In your letter, remind the lender that you must authorize these types of inquiries under the Fair Credit Reporting Act and ask them to remove the unauthorized inquiry or to provide proof that the inquiry was authorized by you.
Or, you can dispute the item on your credit report by contacting the credit bureaus.
If your credit report shows multiple credit inquiries that you did not authorize, that could indicate that someone has stolen your identity and you should contact the credit reporting agencies as soon as possible if that’s the case.
Unlike hard inquiries, soft inquiries don’t impact your credit scores or lender decisions. Soft inquiries are informational in nature and are not directly connected to a credit decision. For example, a current or prospective employer could make a soft credit inquiry during the employment screening process.
Credit card companies creating a “pre-approved” credit card offer will conduct a soft inquiry to see whether they want to send that offer to you. Whenever you check one of your credit reports yourself, that is considered a soft inquiry.
Soft inquiries can also come from your current creditors, who periodically check your credit to see how it stands and may, as a result, make changes to your account. For example, if you have improved your credit history over time, the creditor might increase your line of credit or lower you interest rates.
If you allow your credit to get worse, by missing a payment, for example, your lender might raise your interest rate or reduce your available credit. Your auto and homeowners insurance company may also make an inquiry when it is time to renew as it sets the rate on your policy renewal.
Why Do Credit Card Issuers Pull My Credit Report Every Month?
Whether you realize it or not your credit reports are likely scrutinized often by your credit card issuers – and not just when you initially apply for an account. It is common practice at many credit card issuers to review the credit reports of their customers every single month.
As a consumer it may seem unfair for a credit card company to routinely monitor your credit reports, especially if you are maintaining on-time monthly payments, but your changes to your credit history can be an indicator of increased risk before there’s an actual delinquency on a specific account you already have established with a bank.
Why Changes in Your Credit Make Credit Card Issuers Nervous
When times get tough financially, consumers often have to make difficult choices regarding which bills get paid and which bills are put on the back burner. Typically, credit card payments wind up at the bottom of the priority list when consumers are having money problems.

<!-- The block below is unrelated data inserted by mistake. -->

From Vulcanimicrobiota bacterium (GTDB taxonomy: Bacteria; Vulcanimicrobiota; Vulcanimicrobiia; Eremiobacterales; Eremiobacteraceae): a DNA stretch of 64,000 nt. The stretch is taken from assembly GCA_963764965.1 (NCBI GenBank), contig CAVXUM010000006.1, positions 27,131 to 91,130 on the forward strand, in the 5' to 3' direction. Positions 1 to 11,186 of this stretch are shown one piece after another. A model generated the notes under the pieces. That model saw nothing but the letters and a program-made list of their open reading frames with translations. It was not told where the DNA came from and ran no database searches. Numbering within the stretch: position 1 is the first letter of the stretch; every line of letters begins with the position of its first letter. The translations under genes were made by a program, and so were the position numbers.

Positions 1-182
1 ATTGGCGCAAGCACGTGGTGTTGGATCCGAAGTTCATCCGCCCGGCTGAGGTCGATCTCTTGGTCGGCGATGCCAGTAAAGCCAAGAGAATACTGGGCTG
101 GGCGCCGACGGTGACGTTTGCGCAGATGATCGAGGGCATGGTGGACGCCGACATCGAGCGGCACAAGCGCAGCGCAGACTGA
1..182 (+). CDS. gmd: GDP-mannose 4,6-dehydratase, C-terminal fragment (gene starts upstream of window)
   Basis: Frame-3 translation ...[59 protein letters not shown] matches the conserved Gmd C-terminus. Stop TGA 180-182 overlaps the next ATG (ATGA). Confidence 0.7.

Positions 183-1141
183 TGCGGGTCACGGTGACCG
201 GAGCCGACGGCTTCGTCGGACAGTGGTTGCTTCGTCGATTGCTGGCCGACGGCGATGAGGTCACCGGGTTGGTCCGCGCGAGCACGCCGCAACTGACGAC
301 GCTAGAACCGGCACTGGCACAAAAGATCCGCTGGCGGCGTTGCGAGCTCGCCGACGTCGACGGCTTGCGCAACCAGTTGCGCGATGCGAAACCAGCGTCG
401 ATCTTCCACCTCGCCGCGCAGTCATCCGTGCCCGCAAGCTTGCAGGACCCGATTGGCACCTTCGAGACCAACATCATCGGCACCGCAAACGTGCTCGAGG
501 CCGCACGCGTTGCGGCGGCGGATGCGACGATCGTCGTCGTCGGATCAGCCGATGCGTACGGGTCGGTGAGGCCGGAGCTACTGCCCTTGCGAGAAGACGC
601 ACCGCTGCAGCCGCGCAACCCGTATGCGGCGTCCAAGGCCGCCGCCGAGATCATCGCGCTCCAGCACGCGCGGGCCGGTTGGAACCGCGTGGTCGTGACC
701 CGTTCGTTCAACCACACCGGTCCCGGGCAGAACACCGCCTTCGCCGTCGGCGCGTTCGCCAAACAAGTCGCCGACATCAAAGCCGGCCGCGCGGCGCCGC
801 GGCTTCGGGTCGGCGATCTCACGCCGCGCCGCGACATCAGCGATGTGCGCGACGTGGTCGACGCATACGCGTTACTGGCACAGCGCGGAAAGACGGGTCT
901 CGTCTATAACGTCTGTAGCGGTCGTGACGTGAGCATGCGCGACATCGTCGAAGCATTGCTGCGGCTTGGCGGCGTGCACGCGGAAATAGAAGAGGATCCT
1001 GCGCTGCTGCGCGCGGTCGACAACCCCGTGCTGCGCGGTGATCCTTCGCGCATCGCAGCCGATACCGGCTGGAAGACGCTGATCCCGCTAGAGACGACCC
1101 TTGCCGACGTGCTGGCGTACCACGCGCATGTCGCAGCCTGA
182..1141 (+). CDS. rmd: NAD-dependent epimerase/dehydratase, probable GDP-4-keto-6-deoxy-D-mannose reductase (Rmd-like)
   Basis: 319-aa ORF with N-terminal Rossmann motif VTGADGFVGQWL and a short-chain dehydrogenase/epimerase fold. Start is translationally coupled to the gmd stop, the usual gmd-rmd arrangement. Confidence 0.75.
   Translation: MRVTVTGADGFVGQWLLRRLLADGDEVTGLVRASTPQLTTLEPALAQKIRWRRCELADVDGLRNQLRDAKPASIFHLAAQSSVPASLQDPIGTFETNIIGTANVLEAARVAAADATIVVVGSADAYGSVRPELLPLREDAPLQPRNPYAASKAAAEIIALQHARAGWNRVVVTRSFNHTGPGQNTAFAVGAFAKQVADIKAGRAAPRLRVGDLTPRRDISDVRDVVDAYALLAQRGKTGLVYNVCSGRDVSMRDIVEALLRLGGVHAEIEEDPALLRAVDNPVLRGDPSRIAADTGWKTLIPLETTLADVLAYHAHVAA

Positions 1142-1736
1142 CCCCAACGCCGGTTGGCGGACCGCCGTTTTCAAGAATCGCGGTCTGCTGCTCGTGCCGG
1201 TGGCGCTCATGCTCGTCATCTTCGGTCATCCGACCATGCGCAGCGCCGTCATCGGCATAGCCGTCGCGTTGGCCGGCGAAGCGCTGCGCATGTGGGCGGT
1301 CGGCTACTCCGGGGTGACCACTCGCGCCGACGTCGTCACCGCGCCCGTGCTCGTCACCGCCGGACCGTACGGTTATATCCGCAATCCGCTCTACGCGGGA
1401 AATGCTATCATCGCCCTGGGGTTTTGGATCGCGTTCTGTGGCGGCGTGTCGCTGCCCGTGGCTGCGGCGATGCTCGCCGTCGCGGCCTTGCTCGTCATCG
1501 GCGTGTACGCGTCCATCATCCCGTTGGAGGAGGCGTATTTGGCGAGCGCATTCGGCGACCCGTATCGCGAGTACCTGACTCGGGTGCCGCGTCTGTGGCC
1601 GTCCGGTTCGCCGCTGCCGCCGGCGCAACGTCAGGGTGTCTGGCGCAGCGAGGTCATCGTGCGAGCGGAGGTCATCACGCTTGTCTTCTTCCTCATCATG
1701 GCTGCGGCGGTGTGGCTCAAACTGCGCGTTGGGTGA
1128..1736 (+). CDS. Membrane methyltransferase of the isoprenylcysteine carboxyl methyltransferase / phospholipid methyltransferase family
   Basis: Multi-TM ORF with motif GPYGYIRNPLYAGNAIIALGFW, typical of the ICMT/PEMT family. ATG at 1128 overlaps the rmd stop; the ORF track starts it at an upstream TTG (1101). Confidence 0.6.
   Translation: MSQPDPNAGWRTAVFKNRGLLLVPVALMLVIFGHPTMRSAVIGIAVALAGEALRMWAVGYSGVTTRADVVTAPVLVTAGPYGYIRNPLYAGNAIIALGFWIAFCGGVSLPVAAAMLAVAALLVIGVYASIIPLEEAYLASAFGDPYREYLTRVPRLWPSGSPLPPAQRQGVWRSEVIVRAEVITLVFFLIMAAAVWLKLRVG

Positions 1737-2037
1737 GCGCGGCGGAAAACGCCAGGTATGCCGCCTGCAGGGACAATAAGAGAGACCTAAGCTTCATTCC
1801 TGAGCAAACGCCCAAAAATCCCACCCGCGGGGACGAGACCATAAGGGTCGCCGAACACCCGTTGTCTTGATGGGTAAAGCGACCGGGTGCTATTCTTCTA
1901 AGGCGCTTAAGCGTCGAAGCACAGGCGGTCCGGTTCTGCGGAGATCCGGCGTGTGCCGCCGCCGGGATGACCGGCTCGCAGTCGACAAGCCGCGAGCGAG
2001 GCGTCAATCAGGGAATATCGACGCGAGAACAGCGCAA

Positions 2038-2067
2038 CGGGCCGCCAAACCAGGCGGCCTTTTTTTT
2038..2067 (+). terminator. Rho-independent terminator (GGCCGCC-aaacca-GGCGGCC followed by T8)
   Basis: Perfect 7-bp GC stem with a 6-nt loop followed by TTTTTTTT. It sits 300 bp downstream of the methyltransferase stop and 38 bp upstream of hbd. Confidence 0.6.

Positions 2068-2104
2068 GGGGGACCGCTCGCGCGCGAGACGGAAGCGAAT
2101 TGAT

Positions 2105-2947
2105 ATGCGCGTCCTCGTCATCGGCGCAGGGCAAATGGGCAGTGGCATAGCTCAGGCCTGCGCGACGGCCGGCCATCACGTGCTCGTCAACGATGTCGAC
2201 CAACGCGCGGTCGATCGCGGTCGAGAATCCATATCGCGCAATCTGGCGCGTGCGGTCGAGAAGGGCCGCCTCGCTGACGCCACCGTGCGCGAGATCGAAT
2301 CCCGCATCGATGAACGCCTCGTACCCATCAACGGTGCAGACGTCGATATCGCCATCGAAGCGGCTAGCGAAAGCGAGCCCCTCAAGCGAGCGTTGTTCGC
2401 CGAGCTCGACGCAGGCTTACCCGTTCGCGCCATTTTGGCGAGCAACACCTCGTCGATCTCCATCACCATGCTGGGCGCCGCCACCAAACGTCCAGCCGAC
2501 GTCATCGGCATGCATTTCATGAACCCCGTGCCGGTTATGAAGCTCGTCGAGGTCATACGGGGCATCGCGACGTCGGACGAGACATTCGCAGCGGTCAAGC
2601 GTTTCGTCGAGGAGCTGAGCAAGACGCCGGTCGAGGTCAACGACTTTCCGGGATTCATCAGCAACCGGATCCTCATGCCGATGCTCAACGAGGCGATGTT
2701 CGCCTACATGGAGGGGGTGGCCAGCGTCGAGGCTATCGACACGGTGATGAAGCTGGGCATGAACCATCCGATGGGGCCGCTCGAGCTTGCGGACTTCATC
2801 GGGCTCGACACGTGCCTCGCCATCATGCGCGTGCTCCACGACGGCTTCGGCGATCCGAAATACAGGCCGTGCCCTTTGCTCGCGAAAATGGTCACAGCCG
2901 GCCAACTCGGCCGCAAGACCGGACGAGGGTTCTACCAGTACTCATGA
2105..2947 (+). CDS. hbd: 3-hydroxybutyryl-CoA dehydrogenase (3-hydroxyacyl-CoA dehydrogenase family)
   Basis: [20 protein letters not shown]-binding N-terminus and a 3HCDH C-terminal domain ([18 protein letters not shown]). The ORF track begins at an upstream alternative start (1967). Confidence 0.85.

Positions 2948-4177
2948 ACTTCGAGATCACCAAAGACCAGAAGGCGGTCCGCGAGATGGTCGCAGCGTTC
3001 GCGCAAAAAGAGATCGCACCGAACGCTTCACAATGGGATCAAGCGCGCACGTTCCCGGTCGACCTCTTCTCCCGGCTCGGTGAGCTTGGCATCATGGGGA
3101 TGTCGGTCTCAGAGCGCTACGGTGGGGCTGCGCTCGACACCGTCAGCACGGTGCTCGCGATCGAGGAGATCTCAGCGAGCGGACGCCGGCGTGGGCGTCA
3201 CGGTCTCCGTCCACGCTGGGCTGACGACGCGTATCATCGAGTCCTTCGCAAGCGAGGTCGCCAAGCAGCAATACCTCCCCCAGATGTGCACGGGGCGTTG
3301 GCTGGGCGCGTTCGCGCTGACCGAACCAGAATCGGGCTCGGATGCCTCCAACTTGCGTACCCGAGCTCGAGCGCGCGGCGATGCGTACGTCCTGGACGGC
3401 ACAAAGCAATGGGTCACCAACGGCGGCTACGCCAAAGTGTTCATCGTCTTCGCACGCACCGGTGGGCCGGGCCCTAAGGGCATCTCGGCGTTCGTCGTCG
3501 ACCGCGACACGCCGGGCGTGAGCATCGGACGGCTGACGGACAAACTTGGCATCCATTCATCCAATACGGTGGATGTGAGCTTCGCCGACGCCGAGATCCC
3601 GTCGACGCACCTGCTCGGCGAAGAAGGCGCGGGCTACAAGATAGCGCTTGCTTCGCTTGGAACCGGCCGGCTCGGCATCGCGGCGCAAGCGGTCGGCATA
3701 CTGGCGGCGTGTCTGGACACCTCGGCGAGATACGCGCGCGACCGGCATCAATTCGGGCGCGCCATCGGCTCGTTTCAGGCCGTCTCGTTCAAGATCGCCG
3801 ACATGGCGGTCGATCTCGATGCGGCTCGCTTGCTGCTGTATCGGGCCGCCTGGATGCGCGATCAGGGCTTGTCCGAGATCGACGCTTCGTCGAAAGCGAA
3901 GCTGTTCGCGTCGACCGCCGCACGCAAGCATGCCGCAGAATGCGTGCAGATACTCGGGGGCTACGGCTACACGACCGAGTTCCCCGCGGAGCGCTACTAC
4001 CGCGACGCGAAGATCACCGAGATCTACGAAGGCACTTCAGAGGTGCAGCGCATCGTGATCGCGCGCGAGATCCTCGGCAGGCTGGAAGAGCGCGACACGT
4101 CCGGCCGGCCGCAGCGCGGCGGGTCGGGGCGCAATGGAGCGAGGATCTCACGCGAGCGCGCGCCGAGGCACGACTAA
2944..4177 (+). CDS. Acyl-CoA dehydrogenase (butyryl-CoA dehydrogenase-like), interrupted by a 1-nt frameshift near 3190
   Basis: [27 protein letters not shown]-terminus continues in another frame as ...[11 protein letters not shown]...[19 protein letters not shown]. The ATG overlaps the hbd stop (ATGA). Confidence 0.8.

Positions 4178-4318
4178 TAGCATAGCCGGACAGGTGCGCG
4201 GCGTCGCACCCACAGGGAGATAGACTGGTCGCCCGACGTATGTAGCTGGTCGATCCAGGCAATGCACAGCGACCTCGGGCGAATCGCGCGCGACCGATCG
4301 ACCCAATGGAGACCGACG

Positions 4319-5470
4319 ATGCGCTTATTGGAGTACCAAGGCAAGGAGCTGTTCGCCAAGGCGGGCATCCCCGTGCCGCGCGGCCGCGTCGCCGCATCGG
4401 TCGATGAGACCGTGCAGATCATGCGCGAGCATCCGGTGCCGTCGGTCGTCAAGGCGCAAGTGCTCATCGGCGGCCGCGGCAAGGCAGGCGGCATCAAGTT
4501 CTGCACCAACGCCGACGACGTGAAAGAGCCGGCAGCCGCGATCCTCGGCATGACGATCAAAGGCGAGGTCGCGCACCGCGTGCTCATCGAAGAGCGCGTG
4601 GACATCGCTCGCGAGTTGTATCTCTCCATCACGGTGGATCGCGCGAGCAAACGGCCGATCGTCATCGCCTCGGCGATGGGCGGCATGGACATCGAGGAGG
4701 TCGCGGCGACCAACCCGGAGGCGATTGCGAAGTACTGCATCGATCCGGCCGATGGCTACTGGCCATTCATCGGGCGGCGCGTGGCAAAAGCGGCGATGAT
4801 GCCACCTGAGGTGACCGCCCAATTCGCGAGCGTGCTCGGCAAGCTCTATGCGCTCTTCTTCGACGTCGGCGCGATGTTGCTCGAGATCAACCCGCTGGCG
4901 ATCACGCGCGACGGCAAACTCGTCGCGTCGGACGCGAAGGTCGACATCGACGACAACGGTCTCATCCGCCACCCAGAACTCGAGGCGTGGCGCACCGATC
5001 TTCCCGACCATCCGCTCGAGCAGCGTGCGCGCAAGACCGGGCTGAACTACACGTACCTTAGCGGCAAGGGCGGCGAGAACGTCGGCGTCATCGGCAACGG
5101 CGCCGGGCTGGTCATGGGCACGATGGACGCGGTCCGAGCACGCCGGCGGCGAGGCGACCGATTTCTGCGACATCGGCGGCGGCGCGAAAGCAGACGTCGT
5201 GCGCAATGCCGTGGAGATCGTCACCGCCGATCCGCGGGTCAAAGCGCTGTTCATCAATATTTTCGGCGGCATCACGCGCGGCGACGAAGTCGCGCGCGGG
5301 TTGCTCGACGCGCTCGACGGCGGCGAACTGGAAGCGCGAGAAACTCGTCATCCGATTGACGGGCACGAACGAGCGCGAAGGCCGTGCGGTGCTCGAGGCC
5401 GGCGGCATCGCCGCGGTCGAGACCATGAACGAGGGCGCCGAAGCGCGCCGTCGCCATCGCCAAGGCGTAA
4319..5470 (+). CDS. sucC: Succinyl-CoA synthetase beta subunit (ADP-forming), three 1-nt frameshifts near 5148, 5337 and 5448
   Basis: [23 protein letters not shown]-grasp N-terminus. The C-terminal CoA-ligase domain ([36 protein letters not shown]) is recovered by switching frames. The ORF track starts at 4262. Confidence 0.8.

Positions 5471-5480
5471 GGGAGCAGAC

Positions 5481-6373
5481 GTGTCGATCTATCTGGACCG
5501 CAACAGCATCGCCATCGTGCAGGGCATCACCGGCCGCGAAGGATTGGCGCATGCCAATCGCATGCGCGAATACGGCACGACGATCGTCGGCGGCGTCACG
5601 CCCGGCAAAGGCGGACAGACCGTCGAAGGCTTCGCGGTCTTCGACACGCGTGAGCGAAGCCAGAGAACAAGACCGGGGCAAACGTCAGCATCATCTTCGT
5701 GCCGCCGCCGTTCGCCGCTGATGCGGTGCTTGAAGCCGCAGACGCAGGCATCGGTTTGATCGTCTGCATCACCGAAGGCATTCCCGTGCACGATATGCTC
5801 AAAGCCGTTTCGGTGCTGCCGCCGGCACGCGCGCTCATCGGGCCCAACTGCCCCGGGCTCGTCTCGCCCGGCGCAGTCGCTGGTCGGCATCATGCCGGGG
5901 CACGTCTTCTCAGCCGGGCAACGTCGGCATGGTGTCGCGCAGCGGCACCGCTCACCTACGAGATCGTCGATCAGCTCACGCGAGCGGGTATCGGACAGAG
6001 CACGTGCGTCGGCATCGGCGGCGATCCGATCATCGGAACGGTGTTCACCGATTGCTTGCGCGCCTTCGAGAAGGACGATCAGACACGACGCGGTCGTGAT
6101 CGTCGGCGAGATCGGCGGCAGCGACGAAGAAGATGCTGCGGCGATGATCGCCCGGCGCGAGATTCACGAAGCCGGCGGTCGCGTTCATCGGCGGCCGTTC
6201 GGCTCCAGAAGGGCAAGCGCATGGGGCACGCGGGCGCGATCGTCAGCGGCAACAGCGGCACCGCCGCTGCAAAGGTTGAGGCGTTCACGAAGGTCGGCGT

After all, if someone becomes unemployed, is battling an illness, or even becomes over-extended financially it can be a struggle just to put food on the table and keep housing expenses and utilities paid. Credit card issuers want to know immediately if a customer’s credit situation changes for the worse (i.e. missed payments on other accounts, lower credit scores, bankruptcy filing, etc.).
Knowledge regarding what is currently happening on a customer’s credit report allows a credit card issuer to determine if the risk of default on the customer’s credit card account has increased. If a customer’s credit report has taken a turn for the worse then it is very likely that there will be negative consequences, even if the customer has never missed a payment with the credit card issuer directly.
Possible negative consequences include:
- Lowering of credit limits
- Raising of interest rates
- Canceling credit cards and making the full balance due immediately
Consequences of Changes to Your Credit Report
Prior to the passage of the CARD Act in 2009, credit card issuers would routinely increase customers’ credit card interest rates (for future purchases and retroactively) to the default rate if the customer had late payments on any account on their credit reports. This rate increase was often triggered even if the late payments occurred with another lender entirely and not with the credit card issuer itself. This practice was known as universal default.
The CARD Act did limit retroactive rate increases, but you would be mistaken if you believe that the practice of universal default has been completely eliminated. In fact, a credit card issuer can still impose a retroactive rate increase, but it can now only be imposed if the customer has missed payments with the card issuer directly.
Even though credit card issuers are more limited regarding universal default practices, there are plenty of other adverse actions which are still allowed whenever a customer has negative activity appear on his or her credit reports. Customers who miss payments with another, unrelated lender could still face consequences such as lower credit limits, increased interest rates on future purchases, and even account closings.
Naturally, the best way to protect yourself from universal default clauses and other adverse actions from your credit card companies is to always pay your bills on time, and in general never revolve a balance on your credit cards from one month to the next.